As a first-time home buyer, you might be surprised, and maybe even panic when you receive a letter in the mail saying that your mortgage has been sold to another mortgage company. This is nothing to panic about, as it happens quite often. But there are some things that you should be aware of when you are dealing with a new lender who is taking over your home loan.

Understand Why Mortgages Are Sold

The decision to sell a mortgage to another lender is purely a business decision and has nothing to do with you. In fact, to a financial institution your mortgage is just another financial asset. Most mortgage companies will sell off loans in order to free up some of their capital, which allows for them to lend to other mortgages.

Notification of Your New Lender

By law, if your lender sells off your loan, you are to be notified within 15 days of the sale. You will receive two letters, one from your original mortgage lender, and another from the new lending company. In these letters you will be provided with the necessary information required to communicate with your new lender, and information on how and where to make your payments. You will need to make sure that you send all future payments to the new address provided to you by your new lender. Additionally, the new lender does not have the right to make any changes to the terms and conditions of your loan. This means that your payment will not change, just because the servicer of your loan changed.

Grace Period

After a mortgage transfer from one mortgage company to another, you are protected under the Real Estate Settlement and Procedures Act (RESPA) for a limited amount of time. Following the sale of your mortgage, there is a 60-day grace period where the new lender is prohibited from charging penalty or late fees if you mistakenly send your payment to the previous lender. This protection is in place to protect the homeowner, in case there is any miscommunication or a delay in notification of the sale of their loan. Additionally, if your payment happens to be late, the lender can not report it to any credit reporting agency, or deem your loan as being delinquent during the 60-day grace period.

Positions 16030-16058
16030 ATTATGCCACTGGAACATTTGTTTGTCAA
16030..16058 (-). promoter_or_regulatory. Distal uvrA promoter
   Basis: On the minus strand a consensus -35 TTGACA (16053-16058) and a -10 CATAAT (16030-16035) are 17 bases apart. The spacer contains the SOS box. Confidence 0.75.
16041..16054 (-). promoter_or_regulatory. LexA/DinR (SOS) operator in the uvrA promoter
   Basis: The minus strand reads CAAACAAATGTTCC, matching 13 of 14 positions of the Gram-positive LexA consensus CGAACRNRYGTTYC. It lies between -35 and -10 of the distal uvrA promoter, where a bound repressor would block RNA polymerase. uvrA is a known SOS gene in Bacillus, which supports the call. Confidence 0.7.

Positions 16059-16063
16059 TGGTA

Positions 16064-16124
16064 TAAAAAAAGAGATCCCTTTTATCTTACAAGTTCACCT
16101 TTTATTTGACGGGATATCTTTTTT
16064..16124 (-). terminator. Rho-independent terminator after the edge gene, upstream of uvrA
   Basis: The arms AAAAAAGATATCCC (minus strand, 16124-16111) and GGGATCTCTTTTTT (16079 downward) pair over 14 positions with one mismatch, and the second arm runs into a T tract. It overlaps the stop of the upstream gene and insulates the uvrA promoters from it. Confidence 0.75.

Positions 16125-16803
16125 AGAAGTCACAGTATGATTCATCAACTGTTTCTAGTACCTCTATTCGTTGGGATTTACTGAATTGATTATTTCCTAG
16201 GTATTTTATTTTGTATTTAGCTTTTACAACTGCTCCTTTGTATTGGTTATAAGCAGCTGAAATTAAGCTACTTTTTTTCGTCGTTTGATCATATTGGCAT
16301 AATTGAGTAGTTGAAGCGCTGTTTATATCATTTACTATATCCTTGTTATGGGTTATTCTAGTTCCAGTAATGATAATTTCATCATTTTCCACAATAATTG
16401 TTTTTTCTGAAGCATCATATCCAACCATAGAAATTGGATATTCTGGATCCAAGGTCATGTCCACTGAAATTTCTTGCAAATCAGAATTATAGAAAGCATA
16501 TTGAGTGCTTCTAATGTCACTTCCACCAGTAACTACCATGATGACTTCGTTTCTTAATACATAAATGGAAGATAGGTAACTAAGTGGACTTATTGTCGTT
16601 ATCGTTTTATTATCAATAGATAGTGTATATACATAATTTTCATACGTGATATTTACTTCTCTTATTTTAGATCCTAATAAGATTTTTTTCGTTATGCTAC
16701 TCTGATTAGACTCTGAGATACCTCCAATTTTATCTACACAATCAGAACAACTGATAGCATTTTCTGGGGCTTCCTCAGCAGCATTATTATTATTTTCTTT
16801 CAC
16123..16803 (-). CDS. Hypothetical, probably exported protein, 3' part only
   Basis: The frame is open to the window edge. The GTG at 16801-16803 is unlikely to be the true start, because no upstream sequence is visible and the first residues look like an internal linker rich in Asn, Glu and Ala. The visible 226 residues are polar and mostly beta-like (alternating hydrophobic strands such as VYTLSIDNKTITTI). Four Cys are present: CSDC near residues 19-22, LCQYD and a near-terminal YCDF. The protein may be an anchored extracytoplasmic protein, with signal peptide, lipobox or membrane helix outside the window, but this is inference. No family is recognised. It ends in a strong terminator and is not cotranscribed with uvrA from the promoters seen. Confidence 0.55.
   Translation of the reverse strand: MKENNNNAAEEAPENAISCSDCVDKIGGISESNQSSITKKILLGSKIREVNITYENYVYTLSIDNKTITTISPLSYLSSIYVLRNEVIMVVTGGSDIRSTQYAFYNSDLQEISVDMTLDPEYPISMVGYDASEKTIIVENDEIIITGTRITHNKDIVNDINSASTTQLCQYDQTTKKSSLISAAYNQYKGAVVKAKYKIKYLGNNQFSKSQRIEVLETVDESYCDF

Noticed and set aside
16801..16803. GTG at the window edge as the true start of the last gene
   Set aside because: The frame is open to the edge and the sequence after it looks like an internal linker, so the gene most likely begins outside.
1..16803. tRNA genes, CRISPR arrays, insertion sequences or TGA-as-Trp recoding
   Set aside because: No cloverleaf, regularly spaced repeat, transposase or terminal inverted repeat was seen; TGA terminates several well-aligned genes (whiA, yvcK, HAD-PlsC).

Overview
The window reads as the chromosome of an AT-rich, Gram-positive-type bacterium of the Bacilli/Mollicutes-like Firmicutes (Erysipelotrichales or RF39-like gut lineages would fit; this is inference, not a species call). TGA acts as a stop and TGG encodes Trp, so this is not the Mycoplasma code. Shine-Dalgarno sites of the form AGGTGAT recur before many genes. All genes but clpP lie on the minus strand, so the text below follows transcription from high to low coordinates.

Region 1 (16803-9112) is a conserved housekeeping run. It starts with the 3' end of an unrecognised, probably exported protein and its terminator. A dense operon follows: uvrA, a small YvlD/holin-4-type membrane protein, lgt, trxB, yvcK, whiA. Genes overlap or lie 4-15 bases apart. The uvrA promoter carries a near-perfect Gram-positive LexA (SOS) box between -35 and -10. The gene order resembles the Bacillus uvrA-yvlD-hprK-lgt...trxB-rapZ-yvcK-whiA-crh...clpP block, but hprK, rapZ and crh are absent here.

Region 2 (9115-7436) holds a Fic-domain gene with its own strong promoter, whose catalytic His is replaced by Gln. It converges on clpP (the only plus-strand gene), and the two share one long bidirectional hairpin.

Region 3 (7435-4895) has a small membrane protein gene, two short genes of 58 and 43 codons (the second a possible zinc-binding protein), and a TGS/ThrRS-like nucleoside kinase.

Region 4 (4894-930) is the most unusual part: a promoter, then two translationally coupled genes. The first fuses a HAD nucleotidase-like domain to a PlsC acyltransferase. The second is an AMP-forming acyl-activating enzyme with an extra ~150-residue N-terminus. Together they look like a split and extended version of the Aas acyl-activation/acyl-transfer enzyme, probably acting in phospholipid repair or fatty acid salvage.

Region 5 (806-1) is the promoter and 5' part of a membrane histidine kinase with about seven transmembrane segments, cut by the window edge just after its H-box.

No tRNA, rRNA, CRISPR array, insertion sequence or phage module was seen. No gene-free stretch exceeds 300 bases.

Check for Accuracy

During the sale of your mortgage, there is the possibility for errors to occur. While errors are uncommon, they could potentially happen. That is why it is recommended that you carefully review the statement you receive from your new lender and compare it to the statement provided by your previous lender. In the event that there is a discrepancy or error, write a complaint letter to your new mortgage provider and dispute the error. By law, your lender must respond to your dispute within 20 business days, and act in the event of an issue that requires resolution within 60 business days.

It is not uncommon for mortgages to be sold once, or multiple times over the lifetime of your loan. Conversely, it may never be sold again. Regardless, of how many times your loan is sold, continue to make your monthly payments on time, and you’ll remain in good standing.